What is magic?
Seriously, what is magic? I don’t know. Nobody really does. Aside from the question of whether it even really exists in the first place–it doesn’t, in case you were wondering–it has always been rather unclear what the term ‘magic’ exactly means. Magic is always presented as something that is beyond us mere mortals, a phenomenon that bends and/or breaks the laws of nature as we know them. According to Christopher Lehrich, “magic appears to be a way of labeling for future consideration that which has no reality to label, that which potentially violates reality”.1 It is a word that necessarily cannot refer to anything that is materially real. It is the unexplainable, the incomprehensible, the unthinkable. And yet, we all have a set of mental images that we can link to the concept: from the spectacular spells you can cast in Dragon Age to the subtle ‘Signs’ in The Witcher. Hell, the whole fantasy video game genre is based around the simple assertion that, in its fictional worlds, magic is real and omnipresent. In these games, magic becomes part of everyday life, normal instead of non-existent. It is clear that ‘real’ magic and video game magic are two entirely different things, but how can we understand this contrast between them? And, what does it tell us about the idea of magic more broadly?
Video games in the fantasy genre take their versions of magic one step further than other media. Not only do they depict magic, they also systematise magic. Game developers don’t just have to come up with an answer to the question of what magic would look like in this world they’re creating; they also need to consider how their idea of magic would work as a system, as part of their world’s metaphysical structure. While novelists and film producers can focus on the aesthetics of magic, game developers need to take the mechanical workings of magic into account as well. Armour that protects you from fire damage cannot just be “fire-resistant”, it needs to specify exactly how much fire damage it will ward off. A bolt of lightning cannot simply cause a bit of a shock and a third-degree burn wound, the game’s code needs to detail how long that shock will last, how much damage the bolt will cause to your character’s health points, and so forth.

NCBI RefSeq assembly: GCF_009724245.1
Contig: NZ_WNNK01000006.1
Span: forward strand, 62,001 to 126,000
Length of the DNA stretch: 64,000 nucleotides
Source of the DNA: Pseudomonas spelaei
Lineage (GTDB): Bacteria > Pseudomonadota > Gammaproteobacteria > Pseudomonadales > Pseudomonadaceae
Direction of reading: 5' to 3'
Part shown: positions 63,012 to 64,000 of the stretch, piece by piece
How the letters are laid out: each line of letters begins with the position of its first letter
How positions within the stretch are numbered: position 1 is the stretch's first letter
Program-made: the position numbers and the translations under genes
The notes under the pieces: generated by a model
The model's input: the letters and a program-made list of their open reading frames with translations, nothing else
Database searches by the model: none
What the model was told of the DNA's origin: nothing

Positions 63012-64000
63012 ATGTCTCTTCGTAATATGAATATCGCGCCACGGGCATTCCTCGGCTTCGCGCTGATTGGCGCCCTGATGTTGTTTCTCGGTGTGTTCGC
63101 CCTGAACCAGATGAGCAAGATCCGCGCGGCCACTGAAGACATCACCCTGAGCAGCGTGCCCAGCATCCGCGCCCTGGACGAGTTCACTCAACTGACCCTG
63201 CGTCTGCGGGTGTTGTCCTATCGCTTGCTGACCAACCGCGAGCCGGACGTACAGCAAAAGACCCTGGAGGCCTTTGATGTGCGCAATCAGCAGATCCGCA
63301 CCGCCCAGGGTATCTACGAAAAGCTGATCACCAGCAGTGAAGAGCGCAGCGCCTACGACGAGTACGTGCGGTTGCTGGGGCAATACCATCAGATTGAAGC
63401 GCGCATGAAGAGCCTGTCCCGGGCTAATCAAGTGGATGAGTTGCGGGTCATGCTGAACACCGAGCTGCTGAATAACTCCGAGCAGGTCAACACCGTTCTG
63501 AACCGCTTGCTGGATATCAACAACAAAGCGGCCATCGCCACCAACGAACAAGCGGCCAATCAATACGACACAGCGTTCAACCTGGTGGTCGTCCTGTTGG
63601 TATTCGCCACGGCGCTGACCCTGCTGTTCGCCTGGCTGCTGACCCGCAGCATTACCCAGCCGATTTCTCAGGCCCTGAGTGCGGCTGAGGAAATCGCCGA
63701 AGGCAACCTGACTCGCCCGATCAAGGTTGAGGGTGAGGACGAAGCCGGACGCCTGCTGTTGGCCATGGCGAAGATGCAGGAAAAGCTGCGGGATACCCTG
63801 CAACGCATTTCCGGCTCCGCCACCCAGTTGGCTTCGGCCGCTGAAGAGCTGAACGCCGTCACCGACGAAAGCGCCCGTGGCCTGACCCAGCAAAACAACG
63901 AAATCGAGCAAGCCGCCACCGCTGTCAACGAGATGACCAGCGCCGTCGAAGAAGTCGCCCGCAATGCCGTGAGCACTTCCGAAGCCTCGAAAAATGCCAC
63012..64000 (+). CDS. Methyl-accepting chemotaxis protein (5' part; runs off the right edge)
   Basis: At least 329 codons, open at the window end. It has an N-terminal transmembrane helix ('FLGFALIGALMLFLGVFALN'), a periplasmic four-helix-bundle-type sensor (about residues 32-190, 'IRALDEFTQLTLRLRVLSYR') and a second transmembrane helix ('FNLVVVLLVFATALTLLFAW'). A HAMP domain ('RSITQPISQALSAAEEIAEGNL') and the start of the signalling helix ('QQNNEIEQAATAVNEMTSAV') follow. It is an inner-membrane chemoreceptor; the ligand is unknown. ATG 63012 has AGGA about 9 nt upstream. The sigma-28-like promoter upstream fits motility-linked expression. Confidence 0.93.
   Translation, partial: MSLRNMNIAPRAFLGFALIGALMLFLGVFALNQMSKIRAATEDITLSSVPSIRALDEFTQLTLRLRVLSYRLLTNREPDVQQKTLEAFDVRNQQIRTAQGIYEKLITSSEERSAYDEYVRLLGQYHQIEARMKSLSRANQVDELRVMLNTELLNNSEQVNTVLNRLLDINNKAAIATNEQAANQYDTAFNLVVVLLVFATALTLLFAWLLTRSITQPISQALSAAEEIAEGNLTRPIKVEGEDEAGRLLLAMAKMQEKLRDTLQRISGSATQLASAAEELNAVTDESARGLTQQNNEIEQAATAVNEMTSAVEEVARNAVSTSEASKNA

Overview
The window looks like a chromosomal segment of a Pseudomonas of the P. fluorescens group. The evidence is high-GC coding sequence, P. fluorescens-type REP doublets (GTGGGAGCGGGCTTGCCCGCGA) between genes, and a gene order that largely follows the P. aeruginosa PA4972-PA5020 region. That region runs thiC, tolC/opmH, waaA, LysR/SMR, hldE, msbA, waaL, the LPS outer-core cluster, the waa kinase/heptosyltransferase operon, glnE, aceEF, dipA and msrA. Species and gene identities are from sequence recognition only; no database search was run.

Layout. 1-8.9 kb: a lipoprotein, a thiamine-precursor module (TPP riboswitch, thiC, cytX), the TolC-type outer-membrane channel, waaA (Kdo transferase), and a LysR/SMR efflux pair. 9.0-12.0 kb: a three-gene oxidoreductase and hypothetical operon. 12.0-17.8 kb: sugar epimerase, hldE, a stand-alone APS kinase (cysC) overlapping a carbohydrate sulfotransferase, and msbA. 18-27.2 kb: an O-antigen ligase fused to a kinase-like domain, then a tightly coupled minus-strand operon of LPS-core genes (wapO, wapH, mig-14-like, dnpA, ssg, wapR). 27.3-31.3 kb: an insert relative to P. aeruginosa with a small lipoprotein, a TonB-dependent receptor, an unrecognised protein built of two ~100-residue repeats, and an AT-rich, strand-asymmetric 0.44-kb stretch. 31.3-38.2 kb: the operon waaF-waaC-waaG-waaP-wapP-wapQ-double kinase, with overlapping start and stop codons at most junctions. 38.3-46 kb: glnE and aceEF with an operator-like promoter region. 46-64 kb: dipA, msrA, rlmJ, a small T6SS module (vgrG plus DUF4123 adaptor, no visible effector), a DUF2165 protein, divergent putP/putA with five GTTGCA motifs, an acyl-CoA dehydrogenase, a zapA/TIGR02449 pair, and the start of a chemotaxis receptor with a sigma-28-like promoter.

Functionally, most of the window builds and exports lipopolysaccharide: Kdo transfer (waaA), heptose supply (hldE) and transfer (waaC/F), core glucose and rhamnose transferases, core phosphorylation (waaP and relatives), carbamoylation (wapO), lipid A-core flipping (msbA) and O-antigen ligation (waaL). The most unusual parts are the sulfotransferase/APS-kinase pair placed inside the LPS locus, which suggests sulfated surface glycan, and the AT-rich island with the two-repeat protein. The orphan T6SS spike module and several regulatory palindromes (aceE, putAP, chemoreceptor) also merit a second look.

This systematisation of magic seeps into other aspects of gameplay and game world. Spells and other forms of magic are often part of hierarchies and different categories, and can usually be upgraded to have additional effects or do more damage. The Storm Bolt spell in Kingdoms of Amalur: Reckoning, for instance, can be leveled up with ‘ability points’ to increase its damage output, stun duration and area of effect. Moreover, if the player upgrades two other abilities in their ‘Sorcery ability tree’, they can enhance the spell even further. We are never really told how this works diegetically2 and that’s arguably not necessary either, because this point-based upgrade mechanic has existed for decades, finding its roots in Dungeons and Dragons. It’s just how things are done around here.